Gilead Wins U.S. Approval for Hepatitis C Combo Pill

Gilead Sciences Inc. won U.S. approval for the first all-oral hepatitis C drug for the majority of people infected with the virus, potentially marking an end to injections as a mainstay of treatment.

The Food and Drug Administration cleared Gilead’s once-daily medicine that combines the active ingredient in the Foster City, California-based company’s Sovaldi with a drug called ledipasvir, the agency said yesterday in a statement. The therapy was studied for its ability to cure patients in 12 weeks, four times faster than older treatments, and some can be treated in eight weeks, Gilead said in a statement. It will cost $94,500 for a typical 12-week treatment.

The FDA approved the pill, which Gilead will call Harvoni, for patients with genotype 1 hepatitis C, the most common form that infects about 75 percent of people with the virus. Drugmakers are competing to develop hepatitis C therapies that don’t require the use of interferon injections that can cause flu-like symptoms. Gilead’s Harvoni is the first that can treat the vast majority of patients without injections or another standard therapy called ribavirin, the FDA said.

“With the development and approval of new treatments for hepatitis C virus, we are changing the treatment paradigm for Americans living with the disease,” said Edward Cox, director of the Office of Antimicrobial Products in the FDA’s Center for Drug Evaluation and Research. “Until last year, the only available treatments for hepatitis C virus required administration with interferon and ribavirin. Now, patients and health care professionals have multiple treatment options.”

Liver Damage

About 3.2 million people in the U.S. have hepatitis C, according to the Centers for Disease Control and Prevention. The virus attacks the liver and can lead to cirrhosis or cancer. Both active ingredients in Gilead’s new pill inhibit the ability of the virus to replicate.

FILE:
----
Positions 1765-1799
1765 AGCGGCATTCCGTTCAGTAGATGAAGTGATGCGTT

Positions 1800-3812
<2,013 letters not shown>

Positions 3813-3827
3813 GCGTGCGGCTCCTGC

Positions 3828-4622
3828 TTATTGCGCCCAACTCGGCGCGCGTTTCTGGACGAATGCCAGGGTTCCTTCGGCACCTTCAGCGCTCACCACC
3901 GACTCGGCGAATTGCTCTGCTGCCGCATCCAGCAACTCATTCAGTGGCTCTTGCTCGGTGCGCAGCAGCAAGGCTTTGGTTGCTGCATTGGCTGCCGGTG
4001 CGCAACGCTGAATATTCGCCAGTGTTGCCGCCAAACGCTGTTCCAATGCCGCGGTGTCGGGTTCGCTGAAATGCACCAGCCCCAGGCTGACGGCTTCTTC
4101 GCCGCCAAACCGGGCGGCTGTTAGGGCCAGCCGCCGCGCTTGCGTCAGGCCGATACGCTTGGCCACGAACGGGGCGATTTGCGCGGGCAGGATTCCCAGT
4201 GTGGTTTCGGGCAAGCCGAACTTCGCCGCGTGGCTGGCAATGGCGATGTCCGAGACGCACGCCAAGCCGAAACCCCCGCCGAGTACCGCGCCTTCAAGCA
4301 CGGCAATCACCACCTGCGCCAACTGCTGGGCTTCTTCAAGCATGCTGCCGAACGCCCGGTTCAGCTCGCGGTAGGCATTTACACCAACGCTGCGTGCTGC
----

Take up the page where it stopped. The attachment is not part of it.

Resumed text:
The FDA in November approved Olysio from Johnson & Johnson and Medivir AB. The therapy requires interferon injections though it works in 24 weeks, cutting interferon shots in half compared with older treatments that are given for 48 weeks.

The FDA approved Gilead’s Sovaldi in December as an all-oral treatment for some patients and for genotypes 1 and 4 as part of a cocktail including interferon injections and ribavirin. The cocktail cured 90 percent of patients in a clinical trial in 12 weeks that hadn’t been treated before.

Price Criticized

Sovaldi’s $84,000 price tag for a 12-week course of treatment has attracted the ire of insurance companies and lawmakers who claim the cost makes the drug inaccessible for many who need it. For as many as half of genotype 1 patients who may benefit after just eight weeks of therapy, a Harvoni regimen will cost $63,000, Gilead said in an e-mail.

The $94,500 price for 12 weeks of treatment is about $200 less than the cost of Sovaldi, interferon and ribavirin together. America’s Health Insurance Plans, the lobby group for insurers, criticized the pricing.

“Gilead had an opportunity to demonstrate that it wants to be part of the affordability solution, but the company still seems to believe it has a blank check,” Brendan Buck, an AHIP spokesman, said in a statement. “Pricing like this drives up premiums for everyone, decimates public programs, threatens jobs, and most importantly, puts promising treatments -- like this one -- out of reach for many in our society.”

Gilead said it has programs to help patients with limited or no health insurance options access Harvoni.

Drug’s Value

“The price of Harvoni reflects the value of the medicine,” Gilead said. “Unlike long-term or indefinite treatments for other chronic diseases, Harvoni offers a cure at a price that will significantly reduce hepatitis C treatment costs now and deliver significant health-care savings to the health-care system over the long-term.”

Gilead, the world’s biggest seller of HIV medicines, reported Sovaldi revenue of $5.75 billion in the first half of this year, according to data compiled by Bloomberg.

Olysio generated sales of about $1.2 billion during the same time period for New Brunswick, New Jersey-based J&J, the world’s biggest seller of health-care products.

Sovaldi prescriptions have declined since April, CVS Health Corp. said Sept. 17. The Woonsocket, Rhode Island-based company also found that 8.1 percent of patients stopped taking the pills before they finish the course, almost four times more than in Gilead’s clinical trials.

AbbVie Inc. and Enanta Pharmaceuticals Inc. are awaiting an FDA decision later this year on whether they can sell their hepatitis C treatment. J&J is seeking approval to sell Olysio in combination with Sovaldi and may learn the FDA’s decision in November.

The FDA designated Gilead’s combination pill as a breakthrough therapy, a status reserved for medicines for serious or life threatening conditions that affords a drugmaker additional access to agency reviewers to speed the drug to market.

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